Nothing reflects the view that the economy is improving and interest rates are headed higher quite like life insurance stocks. Beaten-up and left for dead during the worst phase of the financial crisis, some of the key Canadian names in the sector have continued to struggle during the rebound – with ongoing low interest rates weighing on earnings. But a shift is in the works: Big names in the sector have been showing surprising strength this year.
Manulife Financial Corp. has surged 30 per cent since mid-December, which is when the broader market began to rise in the latest leg of the bull market. And in one particularly good week earlier this month, the stock rose 17 per cent. Sun Life Financial Inc. has enjoyed a similar winning streak.
The gains come as investors reassess interest rates. The Federal Reserve has said a few times that it will hold its key interest rate at exceptionally low levels through 2014. However, improving economic data – highlighted by declining weekly jobless claims and upbeat monthly payrolls reports – have some observers wondering if the key rate could nudge higher well before that date. Canadian interest rates, which are also exceptionally low, would probably move higher, too.
Bond yields are already rising: The yield on the 10-year U.S. Treasury bond recently broke above 2.3 per cent for the first time since October.
That has investors moving early on insurance stocks, in anticipation of bigger earnings ahead. Earlier this month, Sun Life's new chief executive, Dean Connor, seemed to support this view: He said that the insurer's profits could rise to about $2-billion a year by 2015 if stock markets rise by about 8 per cent a year and interest rates gradually rise.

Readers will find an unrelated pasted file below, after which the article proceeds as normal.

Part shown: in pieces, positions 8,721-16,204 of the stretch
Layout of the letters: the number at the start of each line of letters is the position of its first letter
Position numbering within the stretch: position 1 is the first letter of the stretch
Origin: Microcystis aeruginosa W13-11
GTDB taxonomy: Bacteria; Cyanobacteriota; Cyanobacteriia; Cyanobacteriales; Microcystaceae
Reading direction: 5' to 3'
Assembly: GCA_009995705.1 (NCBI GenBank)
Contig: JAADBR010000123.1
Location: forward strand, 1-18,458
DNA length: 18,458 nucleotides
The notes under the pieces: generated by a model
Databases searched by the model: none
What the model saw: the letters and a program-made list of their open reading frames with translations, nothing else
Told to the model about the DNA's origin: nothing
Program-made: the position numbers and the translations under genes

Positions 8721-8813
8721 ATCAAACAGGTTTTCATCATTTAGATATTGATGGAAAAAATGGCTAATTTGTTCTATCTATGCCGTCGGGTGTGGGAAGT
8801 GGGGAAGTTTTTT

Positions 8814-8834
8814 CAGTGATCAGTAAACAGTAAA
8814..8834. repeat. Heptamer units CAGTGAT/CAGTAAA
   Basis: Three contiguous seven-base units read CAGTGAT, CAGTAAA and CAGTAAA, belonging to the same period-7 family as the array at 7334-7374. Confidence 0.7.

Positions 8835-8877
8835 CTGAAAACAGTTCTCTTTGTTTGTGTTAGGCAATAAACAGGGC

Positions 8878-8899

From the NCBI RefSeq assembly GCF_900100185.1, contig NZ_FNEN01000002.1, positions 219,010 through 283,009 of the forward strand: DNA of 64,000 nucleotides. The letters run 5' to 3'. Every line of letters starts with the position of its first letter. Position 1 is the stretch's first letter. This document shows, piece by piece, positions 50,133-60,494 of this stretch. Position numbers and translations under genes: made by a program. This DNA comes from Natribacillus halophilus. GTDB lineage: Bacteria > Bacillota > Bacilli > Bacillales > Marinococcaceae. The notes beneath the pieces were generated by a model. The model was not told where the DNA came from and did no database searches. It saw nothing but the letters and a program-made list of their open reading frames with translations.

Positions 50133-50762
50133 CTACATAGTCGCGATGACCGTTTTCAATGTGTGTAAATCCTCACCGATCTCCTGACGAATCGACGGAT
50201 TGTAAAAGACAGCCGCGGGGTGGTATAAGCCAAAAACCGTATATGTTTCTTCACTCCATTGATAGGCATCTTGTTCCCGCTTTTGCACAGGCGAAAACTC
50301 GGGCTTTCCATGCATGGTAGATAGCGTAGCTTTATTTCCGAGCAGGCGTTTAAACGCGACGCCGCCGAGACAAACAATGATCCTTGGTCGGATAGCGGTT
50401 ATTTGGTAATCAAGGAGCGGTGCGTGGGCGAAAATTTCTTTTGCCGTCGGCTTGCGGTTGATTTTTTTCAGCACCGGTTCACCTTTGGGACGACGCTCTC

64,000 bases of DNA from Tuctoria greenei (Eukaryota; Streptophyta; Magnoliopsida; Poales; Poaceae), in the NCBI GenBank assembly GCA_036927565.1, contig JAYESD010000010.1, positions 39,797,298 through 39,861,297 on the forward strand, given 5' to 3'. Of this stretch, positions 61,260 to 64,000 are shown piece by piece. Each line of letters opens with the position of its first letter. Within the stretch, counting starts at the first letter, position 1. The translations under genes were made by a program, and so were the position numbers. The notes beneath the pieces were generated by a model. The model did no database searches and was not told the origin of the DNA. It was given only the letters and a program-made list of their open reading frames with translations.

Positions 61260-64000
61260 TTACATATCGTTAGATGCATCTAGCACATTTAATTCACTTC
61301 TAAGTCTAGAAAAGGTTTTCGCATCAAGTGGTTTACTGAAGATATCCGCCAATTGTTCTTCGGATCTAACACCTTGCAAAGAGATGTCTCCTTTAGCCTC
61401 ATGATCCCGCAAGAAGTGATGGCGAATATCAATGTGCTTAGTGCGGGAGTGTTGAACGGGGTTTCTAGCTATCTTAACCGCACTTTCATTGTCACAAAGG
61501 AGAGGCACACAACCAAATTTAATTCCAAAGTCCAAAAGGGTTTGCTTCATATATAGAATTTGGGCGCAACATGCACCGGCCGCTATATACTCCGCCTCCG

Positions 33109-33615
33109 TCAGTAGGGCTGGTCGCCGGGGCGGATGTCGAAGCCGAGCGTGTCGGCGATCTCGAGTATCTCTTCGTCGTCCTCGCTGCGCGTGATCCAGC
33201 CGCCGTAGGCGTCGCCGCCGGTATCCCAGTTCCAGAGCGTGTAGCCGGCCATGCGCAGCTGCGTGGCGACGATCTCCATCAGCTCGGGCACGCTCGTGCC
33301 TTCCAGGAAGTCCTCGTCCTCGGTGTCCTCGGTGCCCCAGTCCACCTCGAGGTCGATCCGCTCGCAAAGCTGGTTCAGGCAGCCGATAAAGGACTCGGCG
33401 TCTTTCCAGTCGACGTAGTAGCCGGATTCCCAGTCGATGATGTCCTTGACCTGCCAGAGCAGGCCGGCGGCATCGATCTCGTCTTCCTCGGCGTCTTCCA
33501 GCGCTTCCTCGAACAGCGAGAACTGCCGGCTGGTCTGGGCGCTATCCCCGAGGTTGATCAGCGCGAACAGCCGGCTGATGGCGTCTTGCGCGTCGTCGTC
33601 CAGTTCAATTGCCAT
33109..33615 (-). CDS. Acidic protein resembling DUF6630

But Moody's Investors Service is taking a more cautious approach on the sector. On the upside, according to a report by analyst David Beattie, North American interest rates should begin to rise gradually later this year, "giving Canadian life insurers relief from spread compression and earnings pressure from spread-based businesses over time."
Indeed, earnings should become more predictable, ending an exceptionally volatile period that scared off many investors, as the economy continues to improve.
However, the downside risks are still pretty big: Europe's sovereign-debt crisis continues to hang over the global economy, and signs of a pickup in U.S. economic activity could thwart interest rate expectations. As Mr. Beattie explains, "a downside scenario of a protracted period of low interest rates triggered by the euro area debt crisis or macro-economic deterioration is increasingly possible."